Della came into our lives as a rescue dog in December 2013. She’d been found wandering the streets by the RSPCA, and was thin, starved and had clearly been a victim of abuse. She was thought to be approximately eight months old.
When we first decided it was time to welcome a new dog into our lives, (we’d said goodbye to Mona a few months earlier) we decided a rescue dog was the way to go. John was initially very taken with a young large, lovely and very lively male black dog, that was part Labrador. Gorgeous though he was I felt he might be a bit too strong and boisterous for me – and he’d also need a lot of exercise which we couldn’t necessarily give him. Plus, we prefer to have female dogs.
Della – or Princess as the RSPCA had named her – was a few pens along. She was more interested in the food than in us and was very timid when we did ask to spend a little time with her, as the RSPCA now like potential adopters to do. A couple more visits and we decided to adopt her – which meant choosing a name. Previously we’ve held off naming our dogs immediately – waiting for a name to choose them. But the adoption papers required a name. Della emerged as the front contender and is a play on Mandela. The suggestion came from a colleague of mine at the time. We were both admirers of Nelson Mandela, who had recently died. So Della she became.
For several months Della was a very timid, needy little dog. She was wary of strangers, especially if they were male. It took a long time for her to overcome her fear of a suddenly raised arm, or a broom or rake picked up too quickly. We can only assume these were associated with a beating. The trauma went deep as she never quite got over her instinctive wariness about these tools, or a sudden and unexpectedly raised arm. Nevertheless by the time we moved to our new property Della had became a more relaxed and contented dog who was happy enough around other dogs.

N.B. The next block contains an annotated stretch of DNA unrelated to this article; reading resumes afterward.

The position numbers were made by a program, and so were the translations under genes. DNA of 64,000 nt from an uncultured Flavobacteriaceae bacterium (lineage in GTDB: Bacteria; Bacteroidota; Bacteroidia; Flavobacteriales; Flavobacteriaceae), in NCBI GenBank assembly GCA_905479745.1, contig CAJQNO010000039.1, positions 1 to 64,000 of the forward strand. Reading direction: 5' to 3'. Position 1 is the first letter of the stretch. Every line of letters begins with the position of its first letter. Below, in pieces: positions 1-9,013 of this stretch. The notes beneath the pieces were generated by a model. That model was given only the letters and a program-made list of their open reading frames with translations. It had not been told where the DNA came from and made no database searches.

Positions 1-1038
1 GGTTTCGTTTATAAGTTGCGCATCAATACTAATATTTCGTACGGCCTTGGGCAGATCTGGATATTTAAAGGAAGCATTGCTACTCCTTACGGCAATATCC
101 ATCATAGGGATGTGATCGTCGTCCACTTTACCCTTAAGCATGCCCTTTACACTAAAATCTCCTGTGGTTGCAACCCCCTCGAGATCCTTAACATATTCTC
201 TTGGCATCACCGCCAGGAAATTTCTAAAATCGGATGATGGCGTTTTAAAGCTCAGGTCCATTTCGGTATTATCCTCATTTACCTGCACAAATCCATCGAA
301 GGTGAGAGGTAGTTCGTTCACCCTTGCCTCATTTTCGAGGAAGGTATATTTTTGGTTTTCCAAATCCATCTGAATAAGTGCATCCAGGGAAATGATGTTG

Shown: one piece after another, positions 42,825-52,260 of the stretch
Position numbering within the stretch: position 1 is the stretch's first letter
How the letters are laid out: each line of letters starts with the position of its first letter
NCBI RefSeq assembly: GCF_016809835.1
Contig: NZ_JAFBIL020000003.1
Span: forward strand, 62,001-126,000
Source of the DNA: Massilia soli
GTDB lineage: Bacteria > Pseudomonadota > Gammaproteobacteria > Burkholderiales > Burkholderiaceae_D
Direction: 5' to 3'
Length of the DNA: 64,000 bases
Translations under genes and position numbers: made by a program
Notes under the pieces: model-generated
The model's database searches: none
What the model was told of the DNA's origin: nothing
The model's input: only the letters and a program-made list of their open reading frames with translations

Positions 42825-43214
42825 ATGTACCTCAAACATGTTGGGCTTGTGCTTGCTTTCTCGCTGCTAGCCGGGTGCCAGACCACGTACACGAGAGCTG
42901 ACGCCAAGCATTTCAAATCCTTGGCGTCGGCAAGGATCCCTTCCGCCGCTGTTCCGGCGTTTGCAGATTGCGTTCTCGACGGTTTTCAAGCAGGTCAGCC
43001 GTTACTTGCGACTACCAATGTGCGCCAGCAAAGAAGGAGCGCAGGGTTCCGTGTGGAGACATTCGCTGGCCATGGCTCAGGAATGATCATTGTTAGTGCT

So it was beyond distressing this hard-won equilibrium was shattered when our then-neighbour’s St Bernard finally chose to jump the fence. She attacked Della while we were walking past the house one afternoon. As we did every afternoon. My theory is that this animal was jealous of her canine cousin being taken out so regularly while she never went anywhere. At least we never saw it being walked or even being paid much attention.
This encounter wasn’t the only one either. At least three more escapes and attacks occurred over the next few weeks and months. This poor dog’s fate was sealed was when it escaped and killed another neighbour’s chickens. Clearly it had to go. But for Della the damage had been done. She was never the same around other dogs. With only one or two exceptions – all of them male – she turned into a female Jekyll and Hyde displaying full-on aggression. And she was a strong animal and difficult to restrain. Her breed was indeterminate – albeit with a good dollop of basenji in the genes – but it was definitely a case of attack first and ask questions later.
Yet with humans she was fine. A gentler and more placid dog would be hard to find. Butter wouldn’t melt. Such a shame but an indication of the trauma dogs – and any animal if it comes to that – when they feel threatened or vulnerable to attack.
It was bone cancer that claimed Della in the end – as it does many thousands of dogs each year. It was very aggressive given the speed of her deterioration and the wasting away was shocking to witness. But dogs are so stoic. They don’t whinge or articulate their pain. They just lie quietly but their expression is obvious. They’re not happy. We had to make the decision to end the misery. And we did that on Tuesday. Now she’s in the paddock where she loved to run and sniff out rabbits. A headstone marks the spot. RIP Della. You were a lovely, lovely dog and didn’t deserve such a tough end.